Archive Article Global Peace Assembly
February 28, 2009


A week is a long time in politics. There is always plenty of scope for change – and often that change can be for the better.

I have just returned from the Global Peace Assembly, held in Taiwan at the instigation of the Vice President of Taiwan, Annette Lu. The main speakers were five Nobel Peace Prize Laureates, the largest gathering of such Laureates in east Asia. The Assembly’s overall intention was to generate ideas for improving relations between Taiwan and mainland China. The Assembly was very successful in that task.

At the Assembly’s opening session I was struck by the wisdom of the remark by the former British Prime Minister Harold Wilson that “a week is a long time in politics”. Each of the five Laureates had an inspiring story to tell about the changes they created.

Frederik de Klerk was born into South African politics and in due course became the President of South Africa in 1989. He realized that the old ways of running South Africa on racial lines could no longer work and so he began the process of creating a multiracial South Africa. He released Nelson Mandela (then the world’s longest-serving political prisoner) and in 1994 the country held its first free election. Mr Mandela became the President and Mr de Klerk became the deputy president.

Dr Joseph Rotblat was born in Poland and went to England just prior to World War II. He was one of the creators of the atomic bombs. Like Albert Einstein he later developed doubts about nuclear weapons and worked with Einstein in campaigning for general and complete disarmament.

Oscar Arias Sanchez was elected President of Costa Rica in 1986. He played a leading role in bringing peace to a number of Central American countries caught up in conflicts.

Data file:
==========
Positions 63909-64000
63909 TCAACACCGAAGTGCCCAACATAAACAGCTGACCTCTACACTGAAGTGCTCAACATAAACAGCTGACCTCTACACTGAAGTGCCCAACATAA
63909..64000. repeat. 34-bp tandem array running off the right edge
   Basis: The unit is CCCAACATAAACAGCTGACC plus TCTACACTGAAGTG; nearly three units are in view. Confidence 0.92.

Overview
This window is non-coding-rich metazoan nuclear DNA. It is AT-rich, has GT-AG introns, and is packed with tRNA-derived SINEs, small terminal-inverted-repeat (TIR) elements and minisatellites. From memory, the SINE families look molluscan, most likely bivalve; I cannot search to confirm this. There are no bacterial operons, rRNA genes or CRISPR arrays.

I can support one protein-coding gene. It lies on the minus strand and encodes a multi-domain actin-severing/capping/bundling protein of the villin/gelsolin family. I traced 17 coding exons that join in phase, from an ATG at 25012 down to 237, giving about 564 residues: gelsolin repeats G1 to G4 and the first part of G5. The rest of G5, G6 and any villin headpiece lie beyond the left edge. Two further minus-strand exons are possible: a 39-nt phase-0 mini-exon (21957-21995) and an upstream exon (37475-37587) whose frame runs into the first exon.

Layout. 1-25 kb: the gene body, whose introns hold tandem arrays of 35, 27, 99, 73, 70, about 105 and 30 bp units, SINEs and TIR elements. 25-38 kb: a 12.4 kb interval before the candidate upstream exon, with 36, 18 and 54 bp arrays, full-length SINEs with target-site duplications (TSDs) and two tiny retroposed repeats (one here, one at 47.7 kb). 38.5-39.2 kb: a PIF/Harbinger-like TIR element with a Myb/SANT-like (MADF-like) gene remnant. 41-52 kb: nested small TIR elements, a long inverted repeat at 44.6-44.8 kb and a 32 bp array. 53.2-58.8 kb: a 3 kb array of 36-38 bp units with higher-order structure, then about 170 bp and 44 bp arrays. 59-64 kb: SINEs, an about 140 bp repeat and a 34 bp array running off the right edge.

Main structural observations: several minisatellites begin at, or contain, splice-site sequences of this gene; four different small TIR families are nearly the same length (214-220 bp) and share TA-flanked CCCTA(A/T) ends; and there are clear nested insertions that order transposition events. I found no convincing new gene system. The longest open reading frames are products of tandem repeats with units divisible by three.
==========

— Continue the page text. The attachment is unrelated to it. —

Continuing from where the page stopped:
Lech Walesa was an electrician in the shipyard at Gdansk in Poland who in 1980 led strikes for political reform against the communists. He formed the Solidarity movement in 1981 and he became President of a free Poland in 1990.

Jody Williams describes herself as an “ordinary working class American”. She was the founding co-ordinator of the International Campaign to Ban Landmines in 1992. The campaign led to the creation of a treaty to ban landmines in 1997 (one of the first decisions of the incoming Howard Government in Australia was to ratify the treaty).

Listening to each of these inspiring stories I was struck by how each person has made the world a better place by their determination to make a difference. Each person began in a small way in taking on an immense task. But they were not deterred by the size of the task – and they have been successful.

By the way, our host Vice President Annette Lu has her own inspiring story and also bears out the truth of Harold Wilson’s comment about the pace of change in politics. In 1979, at a time when her country was a dictatorship, she made a 20 minute speech on human rights and was then sent to prison for 12 years. After five years in prison she developed cancer and was released to undergo treatment. In the late 1990s, Taiwan became a democracy. She entered politics and became Vice President in March 2000 – the highest-ranking woman to be elected to office in 5,000 years of Chinese history.

The moral of all this: is that individuals can make a difference and that one should not be deterred by the size of the challenge to make the world a better place.